In summary, We report for the first time a Korean patient with the heterozygous germline mutation c.5395G>A p.(Glu1799Lys) in MTOR, suggesting its de novo origin, which was identified by WES and confirmed by Sanger sequencing.

Figures
Fig. 1.

(A) Pedigree of the patient’s family. Asterisks indicate the sampled subjects. (B) Sanger sequencing confirmed the heterozygous MTOR variant c.5395G>A p.(Glu1799Lys) in the patient (III-1) and the wild-type genotype in unaffected family members (II-3, II-4, and III-2).


Fig. 2.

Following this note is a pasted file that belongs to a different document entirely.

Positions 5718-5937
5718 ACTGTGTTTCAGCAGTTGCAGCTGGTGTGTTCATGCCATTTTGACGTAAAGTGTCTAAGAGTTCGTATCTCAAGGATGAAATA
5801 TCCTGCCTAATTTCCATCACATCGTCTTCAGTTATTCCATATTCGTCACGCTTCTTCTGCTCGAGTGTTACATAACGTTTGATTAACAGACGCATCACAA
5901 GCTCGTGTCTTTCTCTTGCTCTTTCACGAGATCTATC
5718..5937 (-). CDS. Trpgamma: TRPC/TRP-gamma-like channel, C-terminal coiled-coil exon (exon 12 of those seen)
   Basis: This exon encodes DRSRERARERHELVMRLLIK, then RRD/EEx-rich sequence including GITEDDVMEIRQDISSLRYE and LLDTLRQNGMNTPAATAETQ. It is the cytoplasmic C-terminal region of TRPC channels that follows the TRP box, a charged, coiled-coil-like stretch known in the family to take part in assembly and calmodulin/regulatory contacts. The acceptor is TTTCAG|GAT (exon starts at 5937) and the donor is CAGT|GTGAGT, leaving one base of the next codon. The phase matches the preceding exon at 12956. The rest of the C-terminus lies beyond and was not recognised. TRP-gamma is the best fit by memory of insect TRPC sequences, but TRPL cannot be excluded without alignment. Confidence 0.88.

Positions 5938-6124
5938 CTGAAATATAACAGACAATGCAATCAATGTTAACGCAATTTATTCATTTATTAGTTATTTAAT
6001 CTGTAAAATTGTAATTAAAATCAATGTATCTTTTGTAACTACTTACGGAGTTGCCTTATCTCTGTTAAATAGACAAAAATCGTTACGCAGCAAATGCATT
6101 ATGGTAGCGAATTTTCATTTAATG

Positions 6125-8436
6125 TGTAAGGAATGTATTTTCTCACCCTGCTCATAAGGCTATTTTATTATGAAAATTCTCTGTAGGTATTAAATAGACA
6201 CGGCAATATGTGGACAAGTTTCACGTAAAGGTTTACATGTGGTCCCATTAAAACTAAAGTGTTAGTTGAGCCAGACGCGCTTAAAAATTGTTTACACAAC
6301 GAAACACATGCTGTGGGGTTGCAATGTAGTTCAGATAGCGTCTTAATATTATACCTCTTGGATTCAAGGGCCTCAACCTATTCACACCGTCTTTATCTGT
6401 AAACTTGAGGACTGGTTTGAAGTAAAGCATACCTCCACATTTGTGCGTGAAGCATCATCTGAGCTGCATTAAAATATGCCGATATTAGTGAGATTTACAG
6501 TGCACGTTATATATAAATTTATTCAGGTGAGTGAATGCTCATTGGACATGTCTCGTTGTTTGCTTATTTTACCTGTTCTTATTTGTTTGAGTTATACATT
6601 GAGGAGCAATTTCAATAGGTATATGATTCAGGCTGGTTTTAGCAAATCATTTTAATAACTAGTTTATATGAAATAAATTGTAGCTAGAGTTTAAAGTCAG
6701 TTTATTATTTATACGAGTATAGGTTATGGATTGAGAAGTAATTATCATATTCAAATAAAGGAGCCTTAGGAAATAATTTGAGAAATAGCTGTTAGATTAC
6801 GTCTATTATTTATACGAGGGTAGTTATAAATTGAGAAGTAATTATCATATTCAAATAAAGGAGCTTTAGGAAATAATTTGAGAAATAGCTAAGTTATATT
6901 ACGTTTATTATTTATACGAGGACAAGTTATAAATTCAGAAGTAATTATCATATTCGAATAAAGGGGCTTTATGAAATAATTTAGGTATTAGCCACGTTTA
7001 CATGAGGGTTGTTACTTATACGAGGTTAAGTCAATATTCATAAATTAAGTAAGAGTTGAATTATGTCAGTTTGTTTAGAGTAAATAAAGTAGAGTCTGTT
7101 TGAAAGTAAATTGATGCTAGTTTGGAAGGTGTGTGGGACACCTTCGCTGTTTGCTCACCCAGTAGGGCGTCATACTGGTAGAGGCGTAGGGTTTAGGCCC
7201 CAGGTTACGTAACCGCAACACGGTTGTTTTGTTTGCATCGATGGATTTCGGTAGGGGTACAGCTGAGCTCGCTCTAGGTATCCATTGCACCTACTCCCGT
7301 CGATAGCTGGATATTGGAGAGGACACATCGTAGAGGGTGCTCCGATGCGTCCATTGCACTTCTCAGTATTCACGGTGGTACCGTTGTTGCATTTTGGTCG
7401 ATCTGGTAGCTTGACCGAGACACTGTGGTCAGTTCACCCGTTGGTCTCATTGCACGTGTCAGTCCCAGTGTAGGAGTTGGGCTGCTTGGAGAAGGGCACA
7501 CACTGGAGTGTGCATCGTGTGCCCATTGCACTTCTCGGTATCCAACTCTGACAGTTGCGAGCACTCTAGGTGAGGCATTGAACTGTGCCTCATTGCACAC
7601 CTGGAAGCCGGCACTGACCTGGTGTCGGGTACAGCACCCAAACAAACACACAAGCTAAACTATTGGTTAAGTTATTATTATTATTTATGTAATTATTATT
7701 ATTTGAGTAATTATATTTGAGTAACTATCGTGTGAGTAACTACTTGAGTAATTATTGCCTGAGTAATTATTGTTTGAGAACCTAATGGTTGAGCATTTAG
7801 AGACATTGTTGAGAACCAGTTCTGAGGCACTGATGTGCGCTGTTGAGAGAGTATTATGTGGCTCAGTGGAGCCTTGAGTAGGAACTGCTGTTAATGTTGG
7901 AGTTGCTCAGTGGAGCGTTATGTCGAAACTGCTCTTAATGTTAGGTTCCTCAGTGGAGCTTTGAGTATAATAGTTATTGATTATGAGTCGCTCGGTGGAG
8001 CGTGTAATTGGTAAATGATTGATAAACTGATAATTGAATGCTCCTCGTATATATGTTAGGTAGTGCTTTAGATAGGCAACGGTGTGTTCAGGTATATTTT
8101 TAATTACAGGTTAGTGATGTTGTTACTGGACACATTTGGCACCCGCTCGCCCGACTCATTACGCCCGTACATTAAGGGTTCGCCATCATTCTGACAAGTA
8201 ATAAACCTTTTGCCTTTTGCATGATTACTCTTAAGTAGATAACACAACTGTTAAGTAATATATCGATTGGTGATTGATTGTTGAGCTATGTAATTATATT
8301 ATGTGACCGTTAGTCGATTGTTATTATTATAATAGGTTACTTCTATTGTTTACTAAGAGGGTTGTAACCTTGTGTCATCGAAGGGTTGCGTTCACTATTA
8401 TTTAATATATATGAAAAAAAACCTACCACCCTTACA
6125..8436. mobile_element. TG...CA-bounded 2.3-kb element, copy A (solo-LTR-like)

(A–C) Photograph of the patient at 18 years of age. She showed curly hair, frontal bossing, midface hypoplasia, hypertelorism with upward slanting palpebral fissures, a smooth philtrum, and a thin upper lip. (D) Photograph of the left hand. There are multiple calluses on the dorsal aspects of the fingers due to habitual hand-biting owing to self-injurious behavior. (E) Chest X-ray shows no small thorax at 5 years of age. T1-weighted axial (F) and sagittal (G) brain magnetic resonance imaging at the age of 7 years shows scaphocephaly and megalencephaly.